Ask an Attorney - ABC Keystone Blog

By: Michael Metz-Topodas, Esq.
Saul Ewing LLP

As construction is truly a team sport, a contractor’s success hinges on the contributions of all team members—the laborers and tradesman, the project managers and office personnel, c-suite executives, and, yes, the company’s lawyer. Too often, however, construction companies turn to counsel as a necessary expense, not an investment. A contractor’s lawyer, however, can improve a project’s bottom line in three key ways: contract review, project advising, and dispute resolution.

Construction project work starts with a written agreement, which warrants a lawyer’s review. That review can range from drafting the agreement (highest cost) to checking a few key terms (lowest cost). Determining the services needed depends on the project’s unique circumstances from the basics—public or private project; project scope and cost; contracting parties’ relationship—to the advanced—contractor’s key objectives and major risks. Because all these factors direct an agreement’s terms, discussion with counsel should (a) describe the project, (b) explain the ideal successful performance, and (c) identify major problems to avoid. With these “big picture” objectives, counsel can sort out the details in the contract language and drive the agreement’s negotiation to achieve these goals as best as possible. Finally, contractors should consider having counsel prepare a bullet point analysis (or even checklist) of the final agreement’s key terms to give project executives and managers an easy reference guide for items like claims deadlines and payment application requirements.

This less-often used legal services investment can reap the greatest benefit. Because literally millions of variables can disrupt a project’s planned operation, a contract’s fundamental agreement—an expected scope of work for an expected price—remains constantly at risk. When a contractor encounters unforeseen conditions, has its progress delayed, or has to perform additional work, the contractor risks taking on increased costs. And, if the contractor does not take the proper steps to obtain increased compensation, then by basic arithmetic, the project’s profit margin decreases. Investing in legal counsel to chart the best possible path to resolve project issues and preserve claims as they arise can pay dividends in multiples. All too often a problem that a few hundred dollars of legal advice could have resolved at its inception becomes one requiring a few tens (maybe hundreds) of thousands of dollars to address months later. Further, counsel’s advice can help a contractor maintain a clear record of project developments to preserve contract rights should disputes arise.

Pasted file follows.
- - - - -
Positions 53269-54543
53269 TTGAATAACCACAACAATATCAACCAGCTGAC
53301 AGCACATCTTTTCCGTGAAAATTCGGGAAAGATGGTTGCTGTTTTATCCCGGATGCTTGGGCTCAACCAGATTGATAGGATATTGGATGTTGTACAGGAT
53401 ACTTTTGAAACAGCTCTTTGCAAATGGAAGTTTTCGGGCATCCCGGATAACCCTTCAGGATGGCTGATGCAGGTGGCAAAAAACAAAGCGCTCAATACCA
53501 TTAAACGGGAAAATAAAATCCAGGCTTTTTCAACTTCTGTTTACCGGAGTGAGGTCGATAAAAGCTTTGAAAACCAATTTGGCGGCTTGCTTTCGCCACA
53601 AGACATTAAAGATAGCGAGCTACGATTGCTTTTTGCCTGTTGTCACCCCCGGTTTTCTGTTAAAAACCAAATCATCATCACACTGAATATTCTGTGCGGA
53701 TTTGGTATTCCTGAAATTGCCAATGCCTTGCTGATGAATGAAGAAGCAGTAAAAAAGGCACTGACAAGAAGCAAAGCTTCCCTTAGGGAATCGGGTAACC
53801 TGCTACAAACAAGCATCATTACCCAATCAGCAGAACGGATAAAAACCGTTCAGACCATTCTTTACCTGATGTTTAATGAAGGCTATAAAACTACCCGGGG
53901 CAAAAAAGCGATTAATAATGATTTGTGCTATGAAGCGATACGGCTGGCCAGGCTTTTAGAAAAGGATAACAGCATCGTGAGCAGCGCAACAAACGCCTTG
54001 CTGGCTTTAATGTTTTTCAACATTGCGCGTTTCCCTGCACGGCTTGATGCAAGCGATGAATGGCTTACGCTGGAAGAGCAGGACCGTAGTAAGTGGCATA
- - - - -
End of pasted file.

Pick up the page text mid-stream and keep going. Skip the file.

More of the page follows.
A properly-prepared contract and an effectively-managed project usually foreclose disputes, but of course they still occur sometimes due to all that can go wrong. Regardless of the forum—litigation, arbitration, or mediation—at the dispute’s outset, discussion with counsel should include these critical questions: “How much does the company stand to recover or lose?; What likelihood of success does the company have?; What cost has the company incurred (or expect to incur) in the dispute?” Multiplying the maximum potential recovery or loss by the likelihood of success and comparing that figure to the overall spend provides the metric needed for business-oriented decision-making throughout the dispute. Developing an accurate such metric requires investing in counsel’s time to gain an in-depth understanding of the case, but this initial expense yields significant savings as the matter progresses and helps establish an early strong position to leverage a favorable settlement.

Following the above guidelines helps to ensure legal services minimize losses and increase revenue, and that transforms legal expenses into company investments. Contractors should seek out counsel who can both develop such service plans tailored to your company’s unique needs and implement them successfully—in other words, a trusted advisor.

Posted May 9, 2023